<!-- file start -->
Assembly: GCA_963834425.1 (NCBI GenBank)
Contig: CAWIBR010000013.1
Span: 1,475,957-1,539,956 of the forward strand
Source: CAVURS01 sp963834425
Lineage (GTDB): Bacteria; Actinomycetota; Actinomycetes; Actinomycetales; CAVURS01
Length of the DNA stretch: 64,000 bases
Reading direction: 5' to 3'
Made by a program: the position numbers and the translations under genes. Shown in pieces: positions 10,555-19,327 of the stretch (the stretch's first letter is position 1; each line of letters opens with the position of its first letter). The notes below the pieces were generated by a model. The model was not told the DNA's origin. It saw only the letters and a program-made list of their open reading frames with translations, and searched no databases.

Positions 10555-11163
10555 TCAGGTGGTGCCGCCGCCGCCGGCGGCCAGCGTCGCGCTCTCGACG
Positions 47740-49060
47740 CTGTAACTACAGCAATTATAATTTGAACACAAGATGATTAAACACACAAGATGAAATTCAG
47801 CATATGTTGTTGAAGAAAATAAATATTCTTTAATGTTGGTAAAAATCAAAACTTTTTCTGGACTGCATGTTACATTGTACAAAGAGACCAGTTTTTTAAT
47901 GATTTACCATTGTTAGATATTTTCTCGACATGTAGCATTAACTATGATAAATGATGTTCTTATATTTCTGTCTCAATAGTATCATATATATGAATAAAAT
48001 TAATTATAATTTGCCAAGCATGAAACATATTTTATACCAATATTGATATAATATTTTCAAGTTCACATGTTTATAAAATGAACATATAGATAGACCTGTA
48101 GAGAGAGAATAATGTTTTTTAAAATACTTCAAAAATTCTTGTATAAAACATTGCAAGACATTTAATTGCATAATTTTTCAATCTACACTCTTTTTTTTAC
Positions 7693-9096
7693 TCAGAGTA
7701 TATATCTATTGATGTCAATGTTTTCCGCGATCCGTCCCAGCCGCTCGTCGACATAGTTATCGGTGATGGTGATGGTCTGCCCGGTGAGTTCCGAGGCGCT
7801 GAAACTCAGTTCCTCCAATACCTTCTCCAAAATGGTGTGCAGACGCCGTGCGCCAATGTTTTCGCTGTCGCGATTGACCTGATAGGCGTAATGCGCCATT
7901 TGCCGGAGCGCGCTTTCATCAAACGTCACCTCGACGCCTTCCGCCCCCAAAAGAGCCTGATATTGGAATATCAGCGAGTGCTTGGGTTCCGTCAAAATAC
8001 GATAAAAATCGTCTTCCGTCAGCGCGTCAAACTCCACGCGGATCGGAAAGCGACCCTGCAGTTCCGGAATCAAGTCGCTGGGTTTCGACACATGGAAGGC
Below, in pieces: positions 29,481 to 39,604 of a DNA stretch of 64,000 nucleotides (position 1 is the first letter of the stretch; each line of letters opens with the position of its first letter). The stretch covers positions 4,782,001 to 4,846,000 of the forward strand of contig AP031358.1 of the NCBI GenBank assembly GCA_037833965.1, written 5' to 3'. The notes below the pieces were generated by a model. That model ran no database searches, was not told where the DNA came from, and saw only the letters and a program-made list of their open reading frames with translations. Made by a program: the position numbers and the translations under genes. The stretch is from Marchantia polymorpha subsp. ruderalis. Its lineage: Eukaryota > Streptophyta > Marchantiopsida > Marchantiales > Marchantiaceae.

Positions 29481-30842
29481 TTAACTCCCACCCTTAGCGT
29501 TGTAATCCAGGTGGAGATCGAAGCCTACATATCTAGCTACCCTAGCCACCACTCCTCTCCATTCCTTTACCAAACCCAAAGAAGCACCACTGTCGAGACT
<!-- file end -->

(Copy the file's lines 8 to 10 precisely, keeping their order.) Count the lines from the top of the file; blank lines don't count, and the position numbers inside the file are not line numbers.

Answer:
Made by a program: the position numbers and the translations under genes. Shown in pieces: positions 10,555-19,327 of the stretch (the stretch's first letter is position 1; each line of letters opens with the position of its first letter). The notes below the pieces were generated by a model. The model was not told the DNA's origin. It saw only the letters and a program-made list of their open reading frames with translations, and searched no databases.

Positions 10555-11163
10555 TCAGGTGGTGCCGCCGCCGCCGGCGGCCAGCGTCGCGCTCTCGACG